The last few weeks have been a roller coaster for the F-35, from its first combat airstrike, to its first crash, to the Pentagon ordering the entire F-35 fleet grounded as it inspects a possibly-dangerous aircraft part.
The aircraft, part of a decades-long effort to create a next generation warplane that could do everything from providing close air support, to air superiority, surveillance, and electronic warfare, has been a punching bag for critics due to ballooning costs, delays, and safety concerns.
On Sept. 28, the oft-maligned F-35 program appeared to be vindicated when the Marine Corps’ variant, an F-35B, conducted an airstrike in support of operations in Afghanistan, for the first time.
The aircraft that performed the attack bore the name of ‘Lt. Col. C.K. ‘Otis’ Raible’ a commander of Marine Attack Squadron 211, who was fatally wounded in combat in 2008. It was Raible’s old squadron that conducted the attack against a “fixed Taliban target,” Task & Purpose previously reported.
But less than 24 hours later a different Marine F-35B out of Marine Corps Air Station Beaufort in South Carolina crashed just five miles away from the base — the first crash in the aircraft’s 17-year history.
The pilot, assigned to Marine Fighter Attack Training Squadron 501, ejected safely, a Pentagon spokesman confirmed to Task & Purpose.
In the wake of the crash, the Pentagon ordered Wednesday that all variants — from the Marine F-35B, to the Air Force "A" version and Navy "C" variant — cease flight operations as the military conducts a fleet-wide inspection of a fuel tube within the engine.
It was a recent engineering investigation into the September crash that prompted the examination of the fuel tubes, Marine Capt. Christopher Harrison, a Pentagon spokesman, told Task & Purpose.
“This is being done as a precaution in order for all aircraft to go through a mandatory inspection that the Joint Program Office has asked us to complete,” Harrison added.
The inspection of the fuel tubes is already underway, and expected to be completed within 24 to 48 hours, Joe DellaVedova, a spokesman with the Pentagon’s Joint Program Office, told Task & Purpose.
“If suspect fuel tubes are installed, the part will be removed and replaced," DellaVedova said. "If known good fuel tubes are already installed, then those aircraft will be returned to flight status.”
The F-35 program faces even more challenges than these most recent high-profile incidents. Defense Secretary Jim Mattis ordered the Air Force and Navy to get mission capable rates for its aircraft, including the F-35, to above 80% by next year, Defense News reported.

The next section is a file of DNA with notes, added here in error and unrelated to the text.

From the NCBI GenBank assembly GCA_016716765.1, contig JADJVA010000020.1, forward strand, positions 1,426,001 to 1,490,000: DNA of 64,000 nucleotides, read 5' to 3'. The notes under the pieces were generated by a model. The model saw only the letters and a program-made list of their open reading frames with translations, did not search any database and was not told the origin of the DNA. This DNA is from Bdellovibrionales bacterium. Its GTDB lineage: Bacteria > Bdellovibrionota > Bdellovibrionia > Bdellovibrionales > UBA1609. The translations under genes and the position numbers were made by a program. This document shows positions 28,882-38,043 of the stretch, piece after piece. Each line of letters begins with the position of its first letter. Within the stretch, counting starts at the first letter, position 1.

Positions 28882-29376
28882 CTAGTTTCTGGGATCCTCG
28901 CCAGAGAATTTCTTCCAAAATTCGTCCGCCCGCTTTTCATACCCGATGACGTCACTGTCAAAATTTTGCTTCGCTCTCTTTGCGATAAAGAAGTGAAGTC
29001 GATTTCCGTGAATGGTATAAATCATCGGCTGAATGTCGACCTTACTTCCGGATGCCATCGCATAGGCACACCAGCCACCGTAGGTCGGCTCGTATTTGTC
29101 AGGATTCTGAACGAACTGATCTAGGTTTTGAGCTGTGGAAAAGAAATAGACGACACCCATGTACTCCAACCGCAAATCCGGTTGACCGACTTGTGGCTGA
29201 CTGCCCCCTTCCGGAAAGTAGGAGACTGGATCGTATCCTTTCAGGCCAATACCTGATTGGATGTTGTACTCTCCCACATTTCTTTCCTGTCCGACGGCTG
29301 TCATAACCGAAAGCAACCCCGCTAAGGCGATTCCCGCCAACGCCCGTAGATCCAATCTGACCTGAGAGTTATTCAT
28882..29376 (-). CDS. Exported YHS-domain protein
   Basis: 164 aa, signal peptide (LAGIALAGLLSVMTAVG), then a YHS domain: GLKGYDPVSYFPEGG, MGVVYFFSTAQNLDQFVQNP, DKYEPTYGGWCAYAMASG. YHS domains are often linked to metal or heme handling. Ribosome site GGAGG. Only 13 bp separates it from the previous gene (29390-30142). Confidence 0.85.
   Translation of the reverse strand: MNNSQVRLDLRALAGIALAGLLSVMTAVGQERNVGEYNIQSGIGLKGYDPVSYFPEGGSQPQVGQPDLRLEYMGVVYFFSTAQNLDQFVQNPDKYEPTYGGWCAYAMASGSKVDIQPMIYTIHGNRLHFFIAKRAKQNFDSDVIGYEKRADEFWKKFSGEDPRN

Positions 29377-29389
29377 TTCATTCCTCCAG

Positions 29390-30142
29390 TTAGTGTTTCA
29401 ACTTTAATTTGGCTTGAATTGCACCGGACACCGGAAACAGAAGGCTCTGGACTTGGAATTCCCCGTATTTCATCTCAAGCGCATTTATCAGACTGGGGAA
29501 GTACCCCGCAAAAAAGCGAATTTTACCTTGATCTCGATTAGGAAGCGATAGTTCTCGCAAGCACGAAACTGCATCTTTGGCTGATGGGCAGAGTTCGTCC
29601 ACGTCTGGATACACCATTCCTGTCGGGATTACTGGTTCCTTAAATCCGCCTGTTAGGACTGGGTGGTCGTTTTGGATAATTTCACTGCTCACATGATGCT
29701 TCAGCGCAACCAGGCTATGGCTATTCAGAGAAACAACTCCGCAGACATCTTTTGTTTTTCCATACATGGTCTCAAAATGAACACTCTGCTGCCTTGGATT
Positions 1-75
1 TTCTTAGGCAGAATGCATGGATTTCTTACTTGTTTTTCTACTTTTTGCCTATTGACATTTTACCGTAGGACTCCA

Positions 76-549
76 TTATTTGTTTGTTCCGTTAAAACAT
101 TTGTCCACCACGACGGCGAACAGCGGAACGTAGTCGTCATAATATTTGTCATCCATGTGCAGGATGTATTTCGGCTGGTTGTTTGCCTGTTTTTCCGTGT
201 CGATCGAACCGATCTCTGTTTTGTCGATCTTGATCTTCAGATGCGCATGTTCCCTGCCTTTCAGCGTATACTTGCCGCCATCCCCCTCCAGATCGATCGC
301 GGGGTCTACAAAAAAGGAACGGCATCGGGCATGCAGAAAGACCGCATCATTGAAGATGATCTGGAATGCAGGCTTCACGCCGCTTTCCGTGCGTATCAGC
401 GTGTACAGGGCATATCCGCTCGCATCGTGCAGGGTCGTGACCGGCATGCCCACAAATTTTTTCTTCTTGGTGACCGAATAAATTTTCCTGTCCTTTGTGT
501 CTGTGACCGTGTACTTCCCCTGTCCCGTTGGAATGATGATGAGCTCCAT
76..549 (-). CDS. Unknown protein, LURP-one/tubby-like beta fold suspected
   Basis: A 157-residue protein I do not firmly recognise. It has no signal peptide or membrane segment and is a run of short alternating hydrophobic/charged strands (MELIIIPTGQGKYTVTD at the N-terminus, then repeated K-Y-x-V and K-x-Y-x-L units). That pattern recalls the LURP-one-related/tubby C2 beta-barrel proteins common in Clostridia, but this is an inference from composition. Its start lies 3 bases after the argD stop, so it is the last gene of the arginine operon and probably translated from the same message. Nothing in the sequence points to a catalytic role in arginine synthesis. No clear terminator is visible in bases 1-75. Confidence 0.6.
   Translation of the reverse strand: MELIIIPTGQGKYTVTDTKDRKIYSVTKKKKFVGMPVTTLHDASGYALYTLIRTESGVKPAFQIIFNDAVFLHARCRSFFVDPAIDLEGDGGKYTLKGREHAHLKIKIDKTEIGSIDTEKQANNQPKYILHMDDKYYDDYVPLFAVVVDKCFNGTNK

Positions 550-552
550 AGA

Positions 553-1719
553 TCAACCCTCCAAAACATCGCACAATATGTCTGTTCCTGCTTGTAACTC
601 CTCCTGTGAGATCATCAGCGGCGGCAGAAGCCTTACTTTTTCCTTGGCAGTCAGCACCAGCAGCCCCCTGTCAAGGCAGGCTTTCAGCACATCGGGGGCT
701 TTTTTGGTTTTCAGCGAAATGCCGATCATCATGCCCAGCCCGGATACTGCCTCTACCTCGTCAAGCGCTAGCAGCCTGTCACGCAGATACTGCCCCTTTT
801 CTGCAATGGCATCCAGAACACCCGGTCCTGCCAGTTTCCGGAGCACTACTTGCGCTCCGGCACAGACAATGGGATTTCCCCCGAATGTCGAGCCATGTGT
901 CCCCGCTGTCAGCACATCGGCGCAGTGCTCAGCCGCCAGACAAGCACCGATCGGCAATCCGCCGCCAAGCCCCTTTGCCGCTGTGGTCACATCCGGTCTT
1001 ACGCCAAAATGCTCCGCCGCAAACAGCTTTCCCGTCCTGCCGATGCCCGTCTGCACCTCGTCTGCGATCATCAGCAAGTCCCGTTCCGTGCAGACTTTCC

That seems a tall order, since the Air Force's most recent figures put the F-35A at 54.67% mission capable, a nearly 10% decrease from the previous year (The Navy's figures are released less regularly, according to Defense News).
The U.S. Department of Veterans Affairs paid $13,000 over a three-month period for a senior official's biweekly commute to Washington from his home in California, according to expense reports obtained by ProPublica.
Staff Sgt. John Eller conducts pre-flights check on his C-17 Globemaster III Jan. 3 prior to taking off from Hickam Air Force Base, Hawaii for a local area training mission. Sgt. Eller is a loadmaster from the 535th Airlift Squadron. (U.S. Air Force photo/Tech. Sgt. Shane A. Cuomo)
CUCUTA, Colombia — The Trump administration ratcheted up pressure Saturday on beleaguered Venezuelan President Nicolas Maduro, dispatching U.S. military planes filled with humanitarian aid to this city on the Venezuelan border.
U.S. Secretary of Defense Patrick Shanahan speaks at the annual Munich Security Conference in Munich, Germany February 15, 2019. REUTERS/Andreas Gebert
ABOARD A U.S. MILITARY AIRCRAFT (Reuters) - Acting U.S. Defense Secretary Patrick Shanahan said on Saturday he had not yet determined whether a border wall with Mexico was a military necessity or how much Pentagon money would be used.
President Donald Trump on Friday declared a national emergency in a bid to fund his promised wall at the U.S.-Mexico border without congressional approval.
A pair of U.S. Navy Grumman F-14A Tomcat aircraft from Fighter Squadron VF-211 Fighting Checkmates in flight over Iraq in 2003/Department of Defense
Since the sequel to the 1986 action flick (and wildly successful Navy recruitment tool) Top Gun, was announced, there's been a lot of speculation on what Top Gun: Maverick will be about when it premieres in June 2020. While the plot is still relatively unclear, we know Tom Cruise will reprise his role as Naval aviator Pete "Maverick" Mitchell, and he'll be joined by a recognizable costar: The iconic F-14 Tomcat.
It looks like the old war plane will be coming out of retirement for more than just a cameo. A number of recently surfaced photos show an F-14 Tomcat aboard the USS Theodore Roosevelt, alongside Cruise and members of the film's production crew, the Drive's Tyler Rogoway first reported earlier this week.